by Dan HogmanNov 06, 2019
For Dan Hogman, a sketchbook and drawing utensil make the perfect travel companion. Doesn’t matter where he is travelling to, he likes to pause, take a look at the nearby building or street and recreate it on paper.
This week, Hogman takes us to Hong Kong, where he focuses on the Peak Tower. A popular destination, the Peak Tower hosts a variety of restaurants, shops and entertainment venues and its design is prominent on the skyline. The current tower, completed in 1997, was designed by British architect Terry Farrell. Later, it went under renovation in 2006.
The structure also provides a 360-degree panoramic view of the vibrant city with a viewing platform called Sky Terrace 428, for it stands tall at 428 metres above the sea level.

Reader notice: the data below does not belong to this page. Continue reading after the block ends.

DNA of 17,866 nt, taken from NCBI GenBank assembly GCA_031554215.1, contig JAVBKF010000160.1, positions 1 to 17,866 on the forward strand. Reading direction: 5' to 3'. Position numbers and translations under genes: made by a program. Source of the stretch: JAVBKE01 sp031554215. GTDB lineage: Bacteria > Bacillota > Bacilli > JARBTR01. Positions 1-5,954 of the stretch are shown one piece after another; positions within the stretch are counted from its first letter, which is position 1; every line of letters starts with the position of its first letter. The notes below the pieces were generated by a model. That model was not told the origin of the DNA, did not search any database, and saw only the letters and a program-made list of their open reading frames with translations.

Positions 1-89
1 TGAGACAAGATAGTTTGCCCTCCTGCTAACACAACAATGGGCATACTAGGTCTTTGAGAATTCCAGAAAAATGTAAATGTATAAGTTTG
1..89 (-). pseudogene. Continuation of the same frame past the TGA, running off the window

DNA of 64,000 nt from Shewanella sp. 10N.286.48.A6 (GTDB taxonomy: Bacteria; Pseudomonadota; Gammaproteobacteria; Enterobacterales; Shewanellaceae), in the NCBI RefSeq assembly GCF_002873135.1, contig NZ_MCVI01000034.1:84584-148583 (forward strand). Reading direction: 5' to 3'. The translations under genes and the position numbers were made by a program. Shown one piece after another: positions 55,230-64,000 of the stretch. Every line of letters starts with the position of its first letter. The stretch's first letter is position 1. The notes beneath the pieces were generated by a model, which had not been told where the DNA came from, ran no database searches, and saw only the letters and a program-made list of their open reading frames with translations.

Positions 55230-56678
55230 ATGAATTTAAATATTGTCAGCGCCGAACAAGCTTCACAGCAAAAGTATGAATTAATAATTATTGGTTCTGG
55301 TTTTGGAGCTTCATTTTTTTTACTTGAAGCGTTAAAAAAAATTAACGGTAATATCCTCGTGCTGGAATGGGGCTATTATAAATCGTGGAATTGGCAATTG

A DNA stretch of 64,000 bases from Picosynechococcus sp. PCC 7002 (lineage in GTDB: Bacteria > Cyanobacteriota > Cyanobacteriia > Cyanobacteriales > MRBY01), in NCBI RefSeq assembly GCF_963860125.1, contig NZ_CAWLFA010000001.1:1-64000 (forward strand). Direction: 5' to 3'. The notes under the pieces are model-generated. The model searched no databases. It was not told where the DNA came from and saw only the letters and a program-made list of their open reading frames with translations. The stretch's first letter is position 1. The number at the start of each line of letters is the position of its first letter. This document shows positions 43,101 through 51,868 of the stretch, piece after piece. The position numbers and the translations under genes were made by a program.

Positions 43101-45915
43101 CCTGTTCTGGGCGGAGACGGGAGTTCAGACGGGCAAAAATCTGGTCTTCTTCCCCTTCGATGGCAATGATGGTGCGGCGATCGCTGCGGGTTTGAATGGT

Drawing inspiration from this architectural icon during his trip to Hong Kong, Hogman sketches the exterior of the wok shaped tower that has a total of seven floors, and is located at Victoria Gap, near the summit of Victoria Peak.
The design incorporates three distinct elements - the solid podium refers to the past; the 13-metre open space between the podium and the bowl represents present, and the bowl structure symbolises the future.
Hogman sketches the clean, contemporary lines of the structure that is clad in anodised aluminium panel and large expanses of glass, and was designed in a manner that it would not interrupt the natural line of the hills.
However, Hogman believes, “the context is not ideal for such a massive structure. It’s really a multi-story mall on top of a hill, instead of a more meditative, contemplative pavilion-type of structure.” What do you think?
Watch this space every Wednesday for more tutorials by Dan Hogman.